Here are examples of sums of consecutive integers.
- 3 + 4 = 7
- 4 + 5 + 6 + 7 = 22
- 2 + 3 + 4 = 9
In the first, the number 7 is written as the sum of two consecutive integers. In the second, 22 is written as the sum of four consecutive integers. In the last, 9 is written as the sum of 3 consecutive integers.
- Try to write each number from 1 to 35 as the sum of consecutive integers. Can you find more than one way for some of the numbers?
- Explore what numbers can and cannot be made by sums of consecutive integers!
Record 2-3 discoveries that you can share with the class.
Anchor Task Solution
For your write-up of this Anchor Task, record and explain TWO discoveries you’ve made about the sums of consecutive integers. You should use some examples to illustrate each discovery and then make a convincing argument about why you think the discovery is true. You may draw upon the ideas of your classmates.
For this anchor task, engage in one or more of the following additional challenges.
- Record and justify a third discovery about the sums of consecutive integers.
- Work backwards! Without doing any calculations, predict whether the following numbers can be made with 2 consecutive integers, 3 consecutive integers, 4 consecutive integers, etc. Explain your predictions.
- Write a shortcut for writing the following numbers as the sum of two or more consecutive numbers. Describe the shortcuts you created and tell how you used them to write each of the numbers below as sums of consecutive integers.
Turn in a hard copy of (1) your solution (two discoveries about consecutive sums from your individual thinking and your time sharing in small groups and whole-class) and (2) your reflection at the start of class on Tuesday, 5/2.
You will write a 1-1.5 page (typed, 1.5-spaced) reflection on your mathematical learning both from your work on the problem and from our class discussion of it. You may insert photos of solutions and models into your reflection. To fully meet expectations your reflection must include the following:
- Clear thinking about the mathematics of this task. What mathematical ideas do you understand better or differently after having solved and discussed this problem? How did your understanding change as you solved and discussed the problem? (Note that this reflection isn’t a restatement of how you solved the problem, but a reflection on what you thought about over the course of the problem. That is, you’re not writing “What I did to solve this problem was….” Instead, you’re writing something like: “This problem was about … And after working on it, I am thinking a bit differently about…” And if you understood the problem solidly from the beginning, this might be an opportunity to reflect upon the mathematical ideas that you heard your peers considering as they solved the problem or to consider how you might adjust or extend the problem to start to consider other mathematical ideas.)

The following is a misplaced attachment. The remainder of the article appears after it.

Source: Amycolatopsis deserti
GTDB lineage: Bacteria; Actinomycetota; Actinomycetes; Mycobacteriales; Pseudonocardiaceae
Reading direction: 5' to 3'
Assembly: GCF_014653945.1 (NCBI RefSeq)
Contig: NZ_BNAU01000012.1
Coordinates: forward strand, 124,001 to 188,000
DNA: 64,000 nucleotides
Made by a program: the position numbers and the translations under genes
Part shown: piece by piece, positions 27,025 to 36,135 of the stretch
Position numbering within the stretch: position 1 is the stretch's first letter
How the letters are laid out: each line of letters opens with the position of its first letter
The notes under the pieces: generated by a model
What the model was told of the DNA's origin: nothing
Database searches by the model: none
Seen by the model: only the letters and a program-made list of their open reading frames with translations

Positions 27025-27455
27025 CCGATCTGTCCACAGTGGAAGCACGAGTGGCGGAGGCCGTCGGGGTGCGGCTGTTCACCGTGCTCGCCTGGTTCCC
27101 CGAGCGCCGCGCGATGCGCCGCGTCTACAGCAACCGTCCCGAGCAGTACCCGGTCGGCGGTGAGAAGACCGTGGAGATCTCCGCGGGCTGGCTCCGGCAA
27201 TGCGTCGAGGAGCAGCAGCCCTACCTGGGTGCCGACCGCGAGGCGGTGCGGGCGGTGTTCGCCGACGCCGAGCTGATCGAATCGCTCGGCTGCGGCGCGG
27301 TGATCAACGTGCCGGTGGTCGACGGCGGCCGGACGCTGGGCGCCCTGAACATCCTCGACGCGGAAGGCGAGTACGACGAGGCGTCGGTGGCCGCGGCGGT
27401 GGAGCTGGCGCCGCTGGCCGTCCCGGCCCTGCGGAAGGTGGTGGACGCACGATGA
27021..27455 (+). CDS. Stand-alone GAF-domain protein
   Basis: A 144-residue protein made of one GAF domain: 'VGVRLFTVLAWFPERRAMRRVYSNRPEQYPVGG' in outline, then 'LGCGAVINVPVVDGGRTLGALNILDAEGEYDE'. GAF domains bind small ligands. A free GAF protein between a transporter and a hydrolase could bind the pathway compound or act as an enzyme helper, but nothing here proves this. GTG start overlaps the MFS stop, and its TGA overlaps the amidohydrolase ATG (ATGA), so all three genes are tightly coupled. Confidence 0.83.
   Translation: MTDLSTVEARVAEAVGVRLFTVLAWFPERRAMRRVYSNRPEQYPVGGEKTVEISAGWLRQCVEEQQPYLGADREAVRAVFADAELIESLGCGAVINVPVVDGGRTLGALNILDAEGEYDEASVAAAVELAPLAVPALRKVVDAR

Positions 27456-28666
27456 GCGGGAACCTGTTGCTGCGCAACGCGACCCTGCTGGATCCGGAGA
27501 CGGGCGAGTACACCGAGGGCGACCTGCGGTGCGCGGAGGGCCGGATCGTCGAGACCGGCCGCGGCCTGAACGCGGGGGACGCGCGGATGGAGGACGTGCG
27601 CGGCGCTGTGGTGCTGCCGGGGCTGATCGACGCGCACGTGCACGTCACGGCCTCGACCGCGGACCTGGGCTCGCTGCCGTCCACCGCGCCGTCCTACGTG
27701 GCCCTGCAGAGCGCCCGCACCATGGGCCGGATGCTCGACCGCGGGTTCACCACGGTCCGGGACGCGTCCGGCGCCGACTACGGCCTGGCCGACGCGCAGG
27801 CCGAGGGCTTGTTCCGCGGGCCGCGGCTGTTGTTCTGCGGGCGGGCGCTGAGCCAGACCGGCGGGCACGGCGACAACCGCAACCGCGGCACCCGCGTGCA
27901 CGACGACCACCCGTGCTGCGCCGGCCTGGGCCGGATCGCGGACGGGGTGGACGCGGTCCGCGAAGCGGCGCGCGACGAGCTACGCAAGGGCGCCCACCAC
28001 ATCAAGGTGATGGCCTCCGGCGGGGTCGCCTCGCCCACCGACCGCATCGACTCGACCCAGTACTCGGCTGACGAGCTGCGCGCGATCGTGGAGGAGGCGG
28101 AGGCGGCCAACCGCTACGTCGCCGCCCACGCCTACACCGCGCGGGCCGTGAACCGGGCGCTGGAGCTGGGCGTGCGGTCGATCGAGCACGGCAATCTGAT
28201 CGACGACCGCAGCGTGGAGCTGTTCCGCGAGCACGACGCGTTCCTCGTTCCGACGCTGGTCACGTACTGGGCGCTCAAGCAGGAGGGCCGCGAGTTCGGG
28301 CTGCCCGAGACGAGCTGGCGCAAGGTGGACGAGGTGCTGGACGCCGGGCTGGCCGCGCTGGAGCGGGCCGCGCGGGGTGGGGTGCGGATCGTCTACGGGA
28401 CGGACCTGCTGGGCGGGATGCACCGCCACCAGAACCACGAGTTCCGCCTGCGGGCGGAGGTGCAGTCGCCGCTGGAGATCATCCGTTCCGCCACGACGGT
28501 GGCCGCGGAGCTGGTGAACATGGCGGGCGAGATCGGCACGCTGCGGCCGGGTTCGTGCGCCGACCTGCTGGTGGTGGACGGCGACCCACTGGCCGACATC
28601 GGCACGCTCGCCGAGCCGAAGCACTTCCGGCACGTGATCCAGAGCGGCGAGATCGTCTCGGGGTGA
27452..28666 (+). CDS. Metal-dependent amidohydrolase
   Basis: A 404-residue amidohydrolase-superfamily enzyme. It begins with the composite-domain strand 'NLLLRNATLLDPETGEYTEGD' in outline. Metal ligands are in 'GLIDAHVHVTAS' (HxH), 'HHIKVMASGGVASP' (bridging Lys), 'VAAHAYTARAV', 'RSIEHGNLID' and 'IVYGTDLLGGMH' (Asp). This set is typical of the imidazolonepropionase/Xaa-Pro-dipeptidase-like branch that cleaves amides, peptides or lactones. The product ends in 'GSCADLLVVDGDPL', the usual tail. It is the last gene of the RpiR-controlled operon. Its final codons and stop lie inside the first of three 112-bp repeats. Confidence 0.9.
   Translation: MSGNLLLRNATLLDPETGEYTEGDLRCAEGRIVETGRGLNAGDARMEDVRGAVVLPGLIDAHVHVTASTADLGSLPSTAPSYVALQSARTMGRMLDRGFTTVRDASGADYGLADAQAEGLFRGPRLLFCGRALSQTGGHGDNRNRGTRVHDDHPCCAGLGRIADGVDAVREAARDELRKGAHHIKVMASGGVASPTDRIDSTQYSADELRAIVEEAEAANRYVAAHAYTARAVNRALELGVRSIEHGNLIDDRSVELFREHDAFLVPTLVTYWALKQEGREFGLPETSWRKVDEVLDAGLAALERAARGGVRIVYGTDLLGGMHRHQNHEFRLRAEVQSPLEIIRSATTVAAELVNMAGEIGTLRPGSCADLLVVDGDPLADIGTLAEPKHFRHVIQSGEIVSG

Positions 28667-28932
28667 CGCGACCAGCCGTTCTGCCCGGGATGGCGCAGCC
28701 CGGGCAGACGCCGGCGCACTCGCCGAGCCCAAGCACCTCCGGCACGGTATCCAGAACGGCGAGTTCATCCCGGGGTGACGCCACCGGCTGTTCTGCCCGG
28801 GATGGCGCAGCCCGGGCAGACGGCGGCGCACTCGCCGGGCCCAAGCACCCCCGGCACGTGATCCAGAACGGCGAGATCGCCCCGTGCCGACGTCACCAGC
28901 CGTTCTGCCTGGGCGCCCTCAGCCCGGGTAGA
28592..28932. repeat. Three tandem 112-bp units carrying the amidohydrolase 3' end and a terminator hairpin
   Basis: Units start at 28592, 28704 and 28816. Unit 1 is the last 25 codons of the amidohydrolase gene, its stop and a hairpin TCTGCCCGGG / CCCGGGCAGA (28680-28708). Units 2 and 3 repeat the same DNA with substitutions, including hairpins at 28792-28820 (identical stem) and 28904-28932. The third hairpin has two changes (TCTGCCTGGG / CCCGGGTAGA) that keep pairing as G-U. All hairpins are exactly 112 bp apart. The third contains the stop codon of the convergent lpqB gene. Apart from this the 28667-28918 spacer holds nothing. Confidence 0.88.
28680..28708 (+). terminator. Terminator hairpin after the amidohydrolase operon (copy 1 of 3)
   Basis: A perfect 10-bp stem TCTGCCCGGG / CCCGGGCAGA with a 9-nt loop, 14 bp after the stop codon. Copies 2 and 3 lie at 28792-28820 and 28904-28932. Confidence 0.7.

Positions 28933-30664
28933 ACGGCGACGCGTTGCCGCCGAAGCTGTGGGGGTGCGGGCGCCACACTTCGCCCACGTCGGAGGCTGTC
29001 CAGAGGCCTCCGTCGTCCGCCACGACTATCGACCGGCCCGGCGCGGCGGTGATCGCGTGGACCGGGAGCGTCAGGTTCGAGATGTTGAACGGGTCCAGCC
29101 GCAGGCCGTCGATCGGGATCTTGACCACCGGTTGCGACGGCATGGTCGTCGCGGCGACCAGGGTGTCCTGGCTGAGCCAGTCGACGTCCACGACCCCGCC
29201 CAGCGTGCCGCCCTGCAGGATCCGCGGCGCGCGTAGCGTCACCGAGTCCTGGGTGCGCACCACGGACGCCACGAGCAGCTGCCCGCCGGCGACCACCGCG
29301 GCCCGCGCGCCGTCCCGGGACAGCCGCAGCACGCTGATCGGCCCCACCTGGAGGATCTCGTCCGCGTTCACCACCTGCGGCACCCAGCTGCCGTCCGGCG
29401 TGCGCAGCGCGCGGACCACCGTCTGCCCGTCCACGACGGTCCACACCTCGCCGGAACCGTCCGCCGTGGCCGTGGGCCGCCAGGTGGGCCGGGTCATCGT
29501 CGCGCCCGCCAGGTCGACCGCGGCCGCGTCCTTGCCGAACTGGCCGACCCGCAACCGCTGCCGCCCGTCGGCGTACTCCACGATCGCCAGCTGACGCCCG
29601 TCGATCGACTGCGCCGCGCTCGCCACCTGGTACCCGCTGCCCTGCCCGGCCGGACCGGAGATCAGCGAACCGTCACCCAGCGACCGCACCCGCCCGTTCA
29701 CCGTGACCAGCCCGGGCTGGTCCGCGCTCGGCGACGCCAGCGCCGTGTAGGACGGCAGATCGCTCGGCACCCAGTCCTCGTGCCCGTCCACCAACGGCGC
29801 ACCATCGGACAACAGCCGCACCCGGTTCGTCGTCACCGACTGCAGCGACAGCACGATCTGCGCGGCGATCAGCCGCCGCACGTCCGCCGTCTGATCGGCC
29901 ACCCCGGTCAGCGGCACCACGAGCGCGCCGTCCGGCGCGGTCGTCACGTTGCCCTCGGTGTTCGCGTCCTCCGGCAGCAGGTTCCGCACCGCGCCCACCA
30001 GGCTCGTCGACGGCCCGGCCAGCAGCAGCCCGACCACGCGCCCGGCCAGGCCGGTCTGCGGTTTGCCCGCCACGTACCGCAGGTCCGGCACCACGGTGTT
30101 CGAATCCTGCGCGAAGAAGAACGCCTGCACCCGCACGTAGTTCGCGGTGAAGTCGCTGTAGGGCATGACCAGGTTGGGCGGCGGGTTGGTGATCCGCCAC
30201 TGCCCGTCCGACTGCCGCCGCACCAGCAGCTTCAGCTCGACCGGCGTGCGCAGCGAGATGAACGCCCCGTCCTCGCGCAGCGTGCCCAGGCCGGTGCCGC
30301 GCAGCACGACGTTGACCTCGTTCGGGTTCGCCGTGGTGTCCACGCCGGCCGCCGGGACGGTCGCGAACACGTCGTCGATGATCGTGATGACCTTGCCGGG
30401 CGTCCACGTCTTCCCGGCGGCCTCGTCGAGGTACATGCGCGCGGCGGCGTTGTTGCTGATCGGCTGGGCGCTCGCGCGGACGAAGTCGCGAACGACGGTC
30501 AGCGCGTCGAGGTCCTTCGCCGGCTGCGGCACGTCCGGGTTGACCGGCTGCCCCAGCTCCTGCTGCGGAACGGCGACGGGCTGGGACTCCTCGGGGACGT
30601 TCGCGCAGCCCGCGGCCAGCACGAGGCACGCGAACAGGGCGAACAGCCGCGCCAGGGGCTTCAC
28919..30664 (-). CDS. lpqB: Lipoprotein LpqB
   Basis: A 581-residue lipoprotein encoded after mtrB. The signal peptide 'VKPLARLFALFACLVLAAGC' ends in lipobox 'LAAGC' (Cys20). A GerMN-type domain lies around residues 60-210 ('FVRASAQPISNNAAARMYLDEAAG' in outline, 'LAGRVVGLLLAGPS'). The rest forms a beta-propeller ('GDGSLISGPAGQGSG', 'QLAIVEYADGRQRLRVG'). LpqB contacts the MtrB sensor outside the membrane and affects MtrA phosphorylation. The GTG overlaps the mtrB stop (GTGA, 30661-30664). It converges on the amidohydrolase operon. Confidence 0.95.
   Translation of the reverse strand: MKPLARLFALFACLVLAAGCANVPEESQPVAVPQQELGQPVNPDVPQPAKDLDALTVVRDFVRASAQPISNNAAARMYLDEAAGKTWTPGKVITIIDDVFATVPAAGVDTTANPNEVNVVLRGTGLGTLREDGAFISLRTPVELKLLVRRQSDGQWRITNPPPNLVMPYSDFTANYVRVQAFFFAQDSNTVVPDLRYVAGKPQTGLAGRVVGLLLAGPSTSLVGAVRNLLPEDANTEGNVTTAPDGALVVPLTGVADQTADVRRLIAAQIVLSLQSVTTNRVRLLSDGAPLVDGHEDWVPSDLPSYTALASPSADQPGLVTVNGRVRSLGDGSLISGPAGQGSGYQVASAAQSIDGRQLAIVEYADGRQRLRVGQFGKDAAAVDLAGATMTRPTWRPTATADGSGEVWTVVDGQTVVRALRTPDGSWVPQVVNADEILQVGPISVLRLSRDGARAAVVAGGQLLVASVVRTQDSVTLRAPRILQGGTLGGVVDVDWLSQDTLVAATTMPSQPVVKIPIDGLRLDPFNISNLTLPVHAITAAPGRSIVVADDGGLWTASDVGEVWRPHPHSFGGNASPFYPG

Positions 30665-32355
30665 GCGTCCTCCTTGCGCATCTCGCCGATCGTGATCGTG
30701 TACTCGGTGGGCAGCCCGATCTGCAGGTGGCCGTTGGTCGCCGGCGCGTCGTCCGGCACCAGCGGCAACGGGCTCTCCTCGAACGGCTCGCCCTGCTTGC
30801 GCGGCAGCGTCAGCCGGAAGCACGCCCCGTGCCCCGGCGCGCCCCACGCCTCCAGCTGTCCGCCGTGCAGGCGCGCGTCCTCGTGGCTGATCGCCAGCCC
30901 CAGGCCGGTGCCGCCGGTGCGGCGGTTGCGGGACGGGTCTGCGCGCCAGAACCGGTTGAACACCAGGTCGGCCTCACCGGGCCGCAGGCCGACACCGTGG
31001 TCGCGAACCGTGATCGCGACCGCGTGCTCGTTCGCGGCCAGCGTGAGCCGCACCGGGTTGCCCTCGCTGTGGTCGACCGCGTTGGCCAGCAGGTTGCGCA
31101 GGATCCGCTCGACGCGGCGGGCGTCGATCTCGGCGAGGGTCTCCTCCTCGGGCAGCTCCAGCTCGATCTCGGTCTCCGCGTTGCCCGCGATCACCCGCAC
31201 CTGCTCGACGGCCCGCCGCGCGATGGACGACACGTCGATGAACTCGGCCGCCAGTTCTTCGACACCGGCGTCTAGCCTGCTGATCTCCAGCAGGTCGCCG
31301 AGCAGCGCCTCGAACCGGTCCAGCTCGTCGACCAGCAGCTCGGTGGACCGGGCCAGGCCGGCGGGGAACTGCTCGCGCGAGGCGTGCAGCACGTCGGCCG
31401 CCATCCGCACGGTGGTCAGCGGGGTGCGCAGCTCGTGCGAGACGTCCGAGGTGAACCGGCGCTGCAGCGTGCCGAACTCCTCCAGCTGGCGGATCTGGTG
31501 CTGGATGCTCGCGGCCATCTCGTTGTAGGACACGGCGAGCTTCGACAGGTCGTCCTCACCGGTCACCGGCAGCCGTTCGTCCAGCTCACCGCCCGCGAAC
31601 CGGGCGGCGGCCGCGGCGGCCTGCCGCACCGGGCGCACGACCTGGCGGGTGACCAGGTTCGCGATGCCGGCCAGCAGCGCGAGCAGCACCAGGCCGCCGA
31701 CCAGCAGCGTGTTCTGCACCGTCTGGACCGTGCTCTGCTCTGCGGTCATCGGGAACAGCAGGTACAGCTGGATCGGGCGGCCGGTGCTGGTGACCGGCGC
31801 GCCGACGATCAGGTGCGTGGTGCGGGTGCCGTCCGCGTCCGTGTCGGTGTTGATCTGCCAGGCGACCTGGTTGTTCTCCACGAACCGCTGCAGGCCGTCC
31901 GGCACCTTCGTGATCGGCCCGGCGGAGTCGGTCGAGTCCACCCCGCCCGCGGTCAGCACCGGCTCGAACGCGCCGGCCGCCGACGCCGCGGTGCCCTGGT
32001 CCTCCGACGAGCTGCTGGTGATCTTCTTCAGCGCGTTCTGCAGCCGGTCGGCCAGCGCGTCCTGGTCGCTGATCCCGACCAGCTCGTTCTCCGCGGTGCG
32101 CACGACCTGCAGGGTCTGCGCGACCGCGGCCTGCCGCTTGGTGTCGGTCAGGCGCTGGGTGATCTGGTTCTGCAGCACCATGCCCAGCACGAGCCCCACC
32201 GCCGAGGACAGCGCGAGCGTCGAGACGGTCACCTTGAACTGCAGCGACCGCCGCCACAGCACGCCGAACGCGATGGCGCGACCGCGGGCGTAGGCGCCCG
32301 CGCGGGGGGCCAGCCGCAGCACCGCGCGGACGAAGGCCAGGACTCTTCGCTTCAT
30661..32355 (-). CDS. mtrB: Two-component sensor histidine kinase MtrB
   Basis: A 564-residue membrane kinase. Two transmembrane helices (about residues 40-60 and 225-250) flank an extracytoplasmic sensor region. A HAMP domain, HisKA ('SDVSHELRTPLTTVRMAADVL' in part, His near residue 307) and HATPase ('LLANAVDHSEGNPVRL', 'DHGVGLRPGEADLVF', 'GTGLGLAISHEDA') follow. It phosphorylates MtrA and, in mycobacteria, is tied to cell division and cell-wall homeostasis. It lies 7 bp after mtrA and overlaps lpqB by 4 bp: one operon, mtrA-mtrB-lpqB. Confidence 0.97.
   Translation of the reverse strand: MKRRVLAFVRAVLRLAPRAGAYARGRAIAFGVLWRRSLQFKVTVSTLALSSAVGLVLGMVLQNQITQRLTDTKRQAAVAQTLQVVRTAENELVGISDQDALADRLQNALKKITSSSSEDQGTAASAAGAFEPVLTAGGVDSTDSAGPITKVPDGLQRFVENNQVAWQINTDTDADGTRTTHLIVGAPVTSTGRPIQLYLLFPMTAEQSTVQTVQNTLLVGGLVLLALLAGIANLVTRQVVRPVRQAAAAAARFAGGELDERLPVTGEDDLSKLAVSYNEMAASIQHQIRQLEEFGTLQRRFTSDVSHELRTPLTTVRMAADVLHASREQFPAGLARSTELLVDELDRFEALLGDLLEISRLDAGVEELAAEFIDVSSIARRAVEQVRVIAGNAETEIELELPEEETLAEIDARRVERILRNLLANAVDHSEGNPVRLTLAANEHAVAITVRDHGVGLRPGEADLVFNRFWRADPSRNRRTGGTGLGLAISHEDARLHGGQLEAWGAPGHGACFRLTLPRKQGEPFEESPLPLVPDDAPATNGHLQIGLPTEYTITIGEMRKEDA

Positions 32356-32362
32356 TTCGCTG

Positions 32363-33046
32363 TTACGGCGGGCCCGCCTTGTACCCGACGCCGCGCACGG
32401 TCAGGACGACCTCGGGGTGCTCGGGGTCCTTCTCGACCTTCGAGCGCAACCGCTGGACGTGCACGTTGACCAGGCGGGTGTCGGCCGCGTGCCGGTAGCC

- Specific reference to the strategy of at least one of your peers and how it connects to your own thinking. (This might be a place to include photos or drawings of strategies or models.) Which solutions, models, or explanations shared in the discussion struck you as particularly useful or interesting? Why? You will explain the details of at least one of your peers’ thinking and speak to the specific ways it was similar to or different from your own thinking. (That is, instead of saying something like, “I thought that Maya’s strategy was really cool,” and leave it at that, you might say, “I thought that Maya’s strategy was really efficient because what she did was... That was different from how I thought about the problem because… But her strategy works because…”).
- Engagement with some of the following questions: